If you have missed the conversation, then you can listen to it here.
"Statistically speaking coaching is effective"Erik de Haan
For every science-minded practitioner, this sentence is a relief. Yes, it does work, and yes, it does seem to make a difference. This is why we are doing it. So, we can be assured that we are playing a meaningful game here. However, “statistically speaking,” this does not mean that it works or makes a difference all the time, and this is what everyone has to keep in mind. We may end up in useless processes; the chemistry may not work, we may not be able to find common ground, etc.. it is OK to realize that the current coaching process is not working or it has not worked. It is less OK for me to stay in this state and not to learn from the mistakes of a closed coaching, or not to adjust the process as we move forward. So, reflect, adjust and learn.
We all come from different backgrounds. Erik is a physicist in his first profession, I am a psychologist, and I know plenty of coaches with backgrounds in economics, management, or HR. I am fascinated by the diversity of our profession, and I am aware of all the criticism that coaching receives for being a profession with a low threshold for entry.
Our different backgrounds can provide an immense value to our clients. All professions work with certain models and relevant focal points of reality, and bringing these frameworks to our coaching clients can ignite “aha” moments by inviting them to think differently. Once, for example, a carpenter friend of mine – as he was working on a piece of furniture in our home – started to talk about attachment points and different types of joints that we could use on a door… then “bang!” I had an idea about a team on rephrasing a cooperation issue as a set of different joints to be used for a single function. Used that idea later, and it worked!
During the conversation with Erik, I decided to “steal” his phrase about different levels of aggregation, as it was obvious and inspiring at the same time. The different backgrounds of coaches are valuable, but they do not substitute for proper coaching education and knowledge. We all need to train and keep our skills sharp.
For me – surprise, surprise! – this training comes hand-in-hand with the knowledge of coaching science, the (mostly proven) theory of coaching. To link back to our conversation with Erik, I cherished the moment when he said that practitioners should not only consume research knowledge, but engage with it. Why did I like this so much? Engagement creates a deeper knowledge on the level of the individual. Plus, engagement with the material can be done by using core coaching skills: critical reflection, questioning, collecting more information, and checking the theory in real life. So this is essentially coaching practice in a certain sense.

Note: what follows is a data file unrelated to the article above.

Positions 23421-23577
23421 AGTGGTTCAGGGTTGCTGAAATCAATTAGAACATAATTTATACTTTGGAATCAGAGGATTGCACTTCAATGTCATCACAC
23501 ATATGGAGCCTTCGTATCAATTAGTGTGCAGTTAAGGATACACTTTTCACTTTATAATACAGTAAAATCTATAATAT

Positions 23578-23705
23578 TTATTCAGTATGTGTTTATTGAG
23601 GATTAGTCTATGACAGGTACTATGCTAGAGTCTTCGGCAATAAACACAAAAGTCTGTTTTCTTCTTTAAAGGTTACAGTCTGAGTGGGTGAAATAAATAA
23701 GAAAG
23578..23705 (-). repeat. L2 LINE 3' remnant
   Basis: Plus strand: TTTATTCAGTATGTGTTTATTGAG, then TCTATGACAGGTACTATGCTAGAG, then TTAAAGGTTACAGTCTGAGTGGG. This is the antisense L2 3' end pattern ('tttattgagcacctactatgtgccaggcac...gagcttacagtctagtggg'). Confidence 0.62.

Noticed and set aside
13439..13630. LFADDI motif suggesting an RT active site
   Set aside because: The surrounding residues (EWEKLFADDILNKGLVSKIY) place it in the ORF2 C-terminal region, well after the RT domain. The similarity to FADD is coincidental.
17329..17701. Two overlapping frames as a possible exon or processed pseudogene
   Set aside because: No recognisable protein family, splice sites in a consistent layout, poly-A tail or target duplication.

Another reason why I am a fan of practitioners engaging with research is that this way the discourse between researchers and practitioners can speed up, resulting in a more speedy development of our profession. A quick detour here: a while ago, when I was the EMCC VP of Research, the volunteer team has created a fascinating publication series, the provocations reports. In one of these we wrote about hybrid researcher – practitioner identities as a potential future for active coaches. (A big extra thanks again for Prof. Tony Wall for his great contributions in this series!) You can find the report series in the online shop of EMCC Global.
I could write about all the research results Erik has mentioned in our conversation! For example, the shape of the dose-effect curve in coaching is really intriguing for me. After a certain number of sessions, the extra sessions seemingly do not provide an additional value from the perspective of the desired outcome. If this stands true, then what is the optimal number of sessions to be held? What other benefits do the “extra sessions” provide? (I have some clients who do like to contract for long processes.) Also, the importance of observer measurement in assessing the coaching relationship – which is an important active ingredient, contributing to the success of the coaching process – raises important questions.
The whole debate on how to measure a relationship, and what do the different measures mean in real life sheds light on the most important challenge of research for me: making sense, extracting meaning from the data. Researchers question the reality with the different means of experiments, surveys and observations, then try to come up with an interpretative theory that offers good predictions. A pretty similar thing to what coaches do. They explore, make sense and create future stories together with their clients.
Go, and be a researcher!
As a final note, I’d like to recommend reading Erik’s books. The way how he presents the controversies around the key questions gives a real thought-provoking context to the research results.
What stood out for you? What are your reflections? I am curious to hear about all of them!
(Commenting is available under my LinkedIn post.)